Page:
During the survey, MHA officials called complainants at all police stations and asked them about the behaviour of policemen.
NEW DELHI: It has been eight years since the horrific gang-rape and murder of a physiotherapy student — who came to be known as Nirbhaya — in south Delhi. 2020 is significant, for the year brought an end to the legal battle between the state and the convicts, who were hanged on March 20.
The Nirbhaya case, however, did not just result in the hanging of the rapist-murderers. It also changed the way Delhi Police dealt with crimes against women.
For one, registration of crime underwent a systemic change, leading to an increase in FIRs filed, from 706 in 2012 to a peak of 2,199 in 2015. This year was safer for women, with just 1,429 cases registered till October 31 against 1,884 last year in the same period.
Police commissioner S N Shrivastava is learnt to have emphasised a zero-tolerance policy in crimes against women, and joint commissioner- and deputy commissioner-rank officers oversee the investigation in these cases, pushing for timely arrests and filing of chargesheets.
Serving and retired police officers agree that the December 16, 2012 event was a turning point for law enforcement in the city. Delhi Police underwent an overhaul at the grass-roots level and took a slew of measures. “From dedicated anti-stalking cells to self-defence training for women and Himmat Plus app for easy access to police, Delhi Police gave top priority to women’s safety. No jurisdictional dispute is allowed to delay police response to a complaint,” an officer claimed.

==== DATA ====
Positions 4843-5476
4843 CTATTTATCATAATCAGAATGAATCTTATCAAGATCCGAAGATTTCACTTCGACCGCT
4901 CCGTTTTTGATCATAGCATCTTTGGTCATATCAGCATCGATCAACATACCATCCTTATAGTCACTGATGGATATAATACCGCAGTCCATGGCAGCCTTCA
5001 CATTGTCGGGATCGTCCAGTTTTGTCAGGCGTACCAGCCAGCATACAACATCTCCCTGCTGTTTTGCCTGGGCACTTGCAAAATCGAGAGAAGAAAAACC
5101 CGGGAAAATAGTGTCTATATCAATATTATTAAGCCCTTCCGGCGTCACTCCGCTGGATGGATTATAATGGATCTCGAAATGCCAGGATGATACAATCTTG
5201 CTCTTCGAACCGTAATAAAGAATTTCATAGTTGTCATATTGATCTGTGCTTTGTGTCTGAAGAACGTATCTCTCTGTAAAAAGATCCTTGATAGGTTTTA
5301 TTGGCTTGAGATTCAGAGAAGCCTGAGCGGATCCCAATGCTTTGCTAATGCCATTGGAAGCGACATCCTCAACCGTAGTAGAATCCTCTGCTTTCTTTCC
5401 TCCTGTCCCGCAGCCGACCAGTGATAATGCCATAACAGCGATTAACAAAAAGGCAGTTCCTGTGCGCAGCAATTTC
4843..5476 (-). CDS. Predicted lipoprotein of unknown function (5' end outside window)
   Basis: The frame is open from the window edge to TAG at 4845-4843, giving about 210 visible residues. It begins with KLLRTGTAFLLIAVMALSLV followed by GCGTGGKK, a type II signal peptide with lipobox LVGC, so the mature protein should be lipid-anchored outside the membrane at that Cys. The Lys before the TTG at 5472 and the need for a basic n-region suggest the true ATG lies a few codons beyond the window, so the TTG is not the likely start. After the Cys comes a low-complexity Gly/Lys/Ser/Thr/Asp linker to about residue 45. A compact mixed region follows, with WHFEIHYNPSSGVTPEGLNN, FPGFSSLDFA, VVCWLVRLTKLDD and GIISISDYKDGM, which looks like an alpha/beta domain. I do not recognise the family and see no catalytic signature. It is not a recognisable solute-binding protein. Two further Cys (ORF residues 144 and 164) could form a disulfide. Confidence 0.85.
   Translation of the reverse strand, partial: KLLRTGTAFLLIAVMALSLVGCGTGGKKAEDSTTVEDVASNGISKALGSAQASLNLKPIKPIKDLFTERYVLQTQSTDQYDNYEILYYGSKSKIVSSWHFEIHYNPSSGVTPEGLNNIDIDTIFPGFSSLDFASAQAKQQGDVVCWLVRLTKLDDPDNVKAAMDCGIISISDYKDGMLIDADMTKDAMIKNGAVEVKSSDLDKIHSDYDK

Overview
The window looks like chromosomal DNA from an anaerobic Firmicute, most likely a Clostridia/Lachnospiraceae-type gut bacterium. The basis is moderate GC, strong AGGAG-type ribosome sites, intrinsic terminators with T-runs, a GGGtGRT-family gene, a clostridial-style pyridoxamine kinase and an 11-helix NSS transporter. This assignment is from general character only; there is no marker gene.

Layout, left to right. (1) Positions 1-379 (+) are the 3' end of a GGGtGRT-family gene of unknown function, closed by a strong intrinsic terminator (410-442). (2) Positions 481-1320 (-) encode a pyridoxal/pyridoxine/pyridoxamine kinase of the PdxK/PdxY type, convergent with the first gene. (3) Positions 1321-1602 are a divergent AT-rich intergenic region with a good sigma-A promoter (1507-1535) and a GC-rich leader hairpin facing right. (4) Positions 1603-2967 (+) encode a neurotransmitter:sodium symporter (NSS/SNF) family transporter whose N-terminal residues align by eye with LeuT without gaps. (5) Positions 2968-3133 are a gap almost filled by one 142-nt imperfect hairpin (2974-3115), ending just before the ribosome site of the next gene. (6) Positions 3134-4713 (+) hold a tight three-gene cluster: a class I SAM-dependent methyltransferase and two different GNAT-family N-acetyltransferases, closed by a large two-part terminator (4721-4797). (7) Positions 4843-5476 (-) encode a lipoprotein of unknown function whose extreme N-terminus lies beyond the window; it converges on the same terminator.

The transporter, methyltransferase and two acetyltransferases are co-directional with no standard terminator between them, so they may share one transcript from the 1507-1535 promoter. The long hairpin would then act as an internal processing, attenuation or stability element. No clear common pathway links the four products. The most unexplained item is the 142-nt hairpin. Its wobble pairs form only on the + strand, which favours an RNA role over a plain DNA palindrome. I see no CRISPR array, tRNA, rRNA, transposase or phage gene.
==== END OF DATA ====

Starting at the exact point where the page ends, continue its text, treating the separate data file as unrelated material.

There is a change in the police attitude towards the complainant as well. “Cops are now conscious of the manner in which they talk to a survivor, record the complaint or elicit information,” the officer said. “And besides attending to emergencies, staff handling the 10 lines of 1091 helpline also provides counselling.”
The case also led to the amendment of rape laws as recommended by the Justice JS Verma Commission set up after the Nirbhaya horror. After going through 80,000 submissions from the public, the commission accepted the need to punish rape, molestation and other sexual offences such as voyeurism with imprisonment up to seven years. Stalking or unwanted attempts to contact a person repeatedly was made punishable by a three-year jail sentence.
The amended laws made police duty-bound to assist rape survivors, starting with the immediate registration of an FIR on receiving a complaint. Now, women can also file online complaints. A slew of cases has already been registered based on email received by police. Women can also seek legal help from the police crisis cells. The growing awareness about legal remedies has resulted in more women reporting gender crimes.
As for stalking, cops said that all distress calls related to the crime are diverted to a special anti-stalking group. “The group follows up on the abusing number and deals with the aggressor in an effective manner. The cases are referred to the local police in real time,” the officer explained.